The author of a sweeping Wall Street reform bill in the Senate backed away on Wednesday from a confrontation with another powerful Senate committee chairman over swaps market regulation.

In a move to defuse tension with fellow Democrat Blanche Lincoln as a crucial vote approached, Christopher Dodd dropped plans to pursue an amendment that would have killed Lincoln's proposal to force banks out of the swap-trading business.

The maneuver by Dodd, who is trying to hold Democrats together in support of his massive bill, came as Senate leaders announced a delay in a key procedural vote that had been set for 2 p.m. on Wednesday.

The bill was still on track for passage, but that looked more likely to come on Thursday or Friday as senators pressed for time to offer a flood of amendments.

The bill, a top priority of President Barack Obama, would tighten rules for banks and capital markets to prevent a recurrence of the 2007-2009 financial crisis, which tipped the economy into a deep recession and triggered taxpayer bailouts of Wall Street firms.

Political momentum has been running heavily against Wall Street, which has fought for months to kill or weaken the bill only to see lawmakers further tighten the rules.

Politicians from both parties want to show voters they are getting tough on Wall Street before November elections.

Dodd, banking committee chairman, has fended off proposals from fellow Democrats that could upend the financial industry, but analysts expect the final legislation will still cut into profits for banks and others on Wall Street.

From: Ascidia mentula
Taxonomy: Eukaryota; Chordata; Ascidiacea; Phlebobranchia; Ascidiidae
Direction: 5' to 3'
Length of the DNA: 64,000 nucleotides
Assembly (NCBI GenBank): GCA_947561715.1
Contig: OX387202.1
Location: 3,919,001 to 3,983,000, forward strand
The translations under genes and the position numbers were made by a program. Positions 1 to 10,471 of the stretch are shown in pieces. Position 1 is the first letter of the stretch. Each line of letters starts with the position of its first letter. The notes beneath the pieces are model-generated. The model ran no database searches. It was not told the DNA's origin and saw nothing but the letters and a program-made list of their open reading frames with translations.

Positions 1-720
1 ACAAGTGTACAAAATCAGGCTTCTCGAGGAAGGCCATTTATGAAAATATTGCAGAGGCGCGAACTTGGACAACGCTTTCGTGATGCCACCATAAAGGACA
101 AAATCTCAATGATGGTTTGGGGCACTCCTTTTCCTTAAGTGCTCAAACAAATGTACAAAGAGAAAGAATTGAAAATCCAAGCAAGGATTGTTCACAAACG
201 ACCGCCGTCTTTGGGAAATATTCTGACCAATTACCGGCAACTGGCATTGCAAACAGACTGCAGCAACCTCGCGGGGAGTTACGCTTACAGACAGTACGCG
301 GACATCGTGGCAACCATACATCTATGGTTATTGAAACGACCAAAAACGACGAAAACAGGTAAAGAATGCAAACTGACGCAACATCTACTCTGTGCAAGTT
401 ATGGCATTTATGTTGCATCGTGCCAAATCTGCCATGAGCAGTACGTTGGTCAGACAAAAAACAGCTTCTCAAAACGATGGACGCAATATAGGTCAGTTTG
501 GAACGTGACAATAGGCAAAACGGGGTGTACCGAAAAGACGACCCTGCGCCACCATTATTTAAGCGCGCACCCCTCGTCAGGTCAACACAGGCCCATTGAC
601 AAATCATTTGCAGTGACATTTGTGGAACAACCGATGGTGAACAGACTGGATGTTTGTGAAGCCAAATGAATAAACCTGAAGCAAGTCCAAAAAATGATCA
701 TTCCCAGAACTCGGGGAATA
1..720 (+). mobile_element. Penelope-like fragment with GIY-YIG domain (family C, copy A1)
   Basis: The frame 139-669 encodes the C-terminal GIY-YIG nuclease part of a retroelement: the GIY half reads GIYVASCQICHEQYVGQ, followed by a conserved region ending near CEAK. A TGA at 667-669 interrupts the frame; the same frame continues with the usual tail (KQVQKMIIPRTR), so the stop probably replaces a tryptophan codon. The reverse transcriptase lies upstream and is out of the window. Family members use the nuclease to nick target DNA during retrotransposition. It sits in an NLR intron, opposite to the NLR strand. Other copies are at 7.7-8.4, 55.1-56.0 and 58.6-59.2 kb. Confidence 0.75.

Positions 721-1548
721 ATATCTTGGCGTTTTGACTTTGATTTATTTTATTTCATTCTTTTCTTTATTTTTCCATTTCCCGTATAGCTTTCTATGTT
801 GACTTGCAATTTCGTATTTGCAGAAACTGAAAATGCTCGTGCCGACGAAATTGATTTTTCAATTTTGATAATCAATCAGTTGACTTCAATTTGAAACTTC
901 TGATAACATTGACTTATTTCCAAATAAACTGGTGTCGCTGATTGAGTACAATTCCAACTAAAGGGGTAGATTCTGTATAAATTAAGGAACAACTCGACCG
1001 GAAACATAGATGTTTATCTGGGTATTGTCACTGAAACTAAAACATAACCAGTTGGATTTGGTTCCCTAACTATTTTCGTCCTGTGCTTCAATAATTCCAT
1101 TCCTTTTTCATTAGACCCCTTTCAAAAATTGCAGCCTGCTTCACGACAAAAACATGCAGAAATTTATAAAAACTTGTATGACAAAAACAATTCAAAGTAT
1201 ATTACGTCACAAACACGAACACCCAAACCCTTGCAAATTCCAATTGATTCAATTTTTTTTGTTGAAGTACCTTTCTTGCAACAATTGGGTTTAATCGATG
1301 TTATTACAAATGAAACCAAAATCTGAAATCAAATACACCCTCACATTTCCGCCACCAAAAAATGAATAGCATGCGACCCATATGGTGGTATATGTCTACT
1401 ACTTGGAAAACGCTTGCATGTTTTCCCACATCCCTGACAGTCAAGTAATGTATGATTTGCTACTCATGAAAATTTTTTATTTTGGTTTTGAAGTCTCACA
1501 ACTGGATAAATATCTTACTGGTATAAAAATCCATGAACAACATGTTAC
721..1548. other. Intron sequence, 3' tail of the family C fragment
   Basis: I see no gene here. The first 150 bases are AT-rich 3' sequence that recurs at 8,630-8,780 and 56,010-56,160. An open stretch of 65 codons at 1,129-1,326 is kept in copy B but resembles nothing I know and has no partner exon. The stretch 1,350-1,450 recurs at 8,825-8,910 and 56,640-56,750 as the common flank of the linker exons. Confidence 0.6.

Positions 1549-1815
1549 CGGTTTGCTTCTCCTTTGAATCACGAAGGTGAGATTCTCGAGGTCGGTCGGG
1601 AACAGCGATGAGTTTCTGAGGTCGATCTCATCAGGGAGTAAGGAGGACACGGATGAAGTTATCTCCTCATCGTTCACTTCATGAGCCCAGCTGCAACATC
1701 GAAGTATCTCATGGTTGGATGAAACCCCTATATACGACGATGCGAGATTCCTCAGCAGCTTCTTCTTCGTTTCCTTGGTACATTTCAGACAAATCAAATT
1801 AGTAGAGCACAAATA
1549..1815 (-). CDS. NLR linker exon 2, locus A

The final bill will contain fundamentally tough reforms, creating many headwinds to banks' profitability, analysts at FBR Capital Markets wrote in a research note.

The Senate will vote, for instance, on an amendment from Democrat Sheldon Whitehouse that would allow states to limit credit-card interest rates, Dodd said.

The amendment could crimp profits of national card issuers like JPMorgan Chase & Co and Bank of America Corp.

In another example of risk for banks, Democrats have kept in play an amendment toughening the Volcker rule. Republicans had been blocking it from coming to a vote, but its Democratic backers kept it alive with a parliamentary tactic.

The amendment from Democrats Jeff Merkley and Carl Levin would limit regulators' leeway to water down the rule first proposed in January by Obama and White House economic adviser Paul Volcker. The rule would bar banks from doing risky proprietary trading unrelated to customers' needs and get them out of the hedge fund business.

Few Republican amendments to weaken the bill remained. Among the most significant was a proposal by Senator Sam Brownback to exempt automobile dealers from a new consumer-protection bureau, which Republicans argue could saddle small businesses with onerous regulations.


Dodd's move on the Lincoln provision meant Democrats still had some decisions to make on regulating OTC derivatives.

As drafted now, the Dodd bill contains Lincoln's proposal to force banks to separate their lucrative swap-trading desks from their core operations. Dodd floated a compromise on Tuesday to suspend the Lincoln provision for two years.

But he backed down after Lincoln, chairman of the Senate Agriculture Committee, said she would fight to defend her plan and after markets complained that Dodd's compromise would cast a two-year cloud of uncertainty over the derivatives market.

Lincoln faces a tough electoral challenge from the left in her home state of Arkansas. Some analysts had expected her to quietly drop her rule after Tuesday's primary Senate election.

But she failed to win 50 percent of the vote against Lieutenant Governor Bill Holder, setting up a June 8 runoff and pressuring her to maintain a strong anti-Wall Street stance.

Dodd could try to remove the provision further down the road when Senate negotiators try to reconcile their bill with one approved by the House of Representatives in December.

(Reporting by Kevin Drawbaugh and Andy Sullivan; Editing by Kenneth Barry)